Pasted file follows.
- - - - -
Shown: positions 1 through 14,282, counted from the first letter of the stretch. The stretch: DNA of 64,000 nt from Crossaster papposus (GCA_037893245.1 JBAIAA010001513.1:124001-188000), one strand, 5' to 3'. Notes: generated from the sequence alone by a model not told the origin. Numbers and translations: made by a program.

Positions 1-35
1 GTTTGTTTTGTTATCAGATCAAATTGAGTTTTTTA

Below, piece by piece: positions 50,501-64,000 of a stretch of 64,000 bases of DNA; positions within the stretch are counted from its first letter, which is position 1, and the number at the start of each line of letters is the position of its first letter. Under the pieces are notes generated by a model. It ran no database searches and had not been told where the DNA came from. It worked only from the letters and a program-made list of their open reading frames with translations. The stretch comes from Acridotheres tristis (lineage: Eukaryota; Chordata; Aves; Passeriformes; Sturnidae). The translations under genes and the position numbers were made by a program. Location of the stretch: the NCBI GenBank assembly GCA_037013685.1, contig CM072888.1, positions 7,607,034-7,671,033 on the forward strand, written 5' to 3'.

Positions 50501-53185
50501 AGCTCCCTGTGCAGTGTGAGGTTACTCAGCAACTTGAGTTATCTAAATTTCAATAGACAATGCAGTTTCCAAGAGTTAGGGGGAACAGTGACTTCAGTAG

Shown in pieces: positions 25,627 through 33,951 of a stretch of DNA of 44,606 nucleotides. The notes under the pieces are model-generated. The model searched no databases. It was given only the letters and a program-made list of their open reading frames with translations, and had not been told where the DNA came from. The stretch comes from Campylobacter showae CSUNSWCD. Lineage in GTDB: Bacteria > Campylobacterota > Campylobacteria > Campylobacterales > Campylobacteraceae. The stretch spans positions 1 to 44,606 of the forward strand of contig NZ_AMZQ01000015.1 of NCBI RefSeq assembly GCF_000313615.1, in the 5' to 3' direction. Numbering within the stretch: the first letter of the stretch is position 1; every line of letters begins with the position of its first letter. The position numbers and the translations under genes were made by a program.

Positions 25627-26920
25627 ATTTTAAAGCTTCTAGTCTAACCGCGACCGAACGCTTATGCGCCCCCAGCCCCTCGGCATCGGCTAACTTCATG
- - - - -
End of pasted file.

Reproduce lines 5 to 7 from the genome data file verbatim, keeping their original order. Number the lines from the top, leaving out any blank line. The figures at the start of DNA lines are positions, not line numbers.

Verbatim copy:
Positions 50501-53185
50501 AGCTCCCTGTGCAGTGTGAGGTTACTCAGCAACTTGAGTTATCTAAATTTCAATAGACAATGCAGTTTCCAAGAGTTAGGGGGAACAGTGACTTCAGTAG

Shown in pieces: positions 25,627 through 33,951 of a stretch of DNA of 44,606 nucleotides. The notes under the pieces are model-generated. The model searched no databases. It was given only the letters and a program-made list of their open reading frames with translations, and had not been told where the DNA came from. The stretch comes from Campylobacter showae CSUNSWCD. Lineage in GTDB: Bacteria > Campylobacterota > Campylobacteria > Campylobacterales > Campylobacteraceae. The stretch spans positions 1 to 44,606 of the forward strand of contig NZ_AMZQ01000015.1 of NCBI RefSeq assembly GCF_000313615.1, in the 5' to 3' direction. Numbering within the stretch: the first letter of the stretch is position 1; every line of letters begins with the position of its first letter. The position numbers and the translations under genes were made by a program.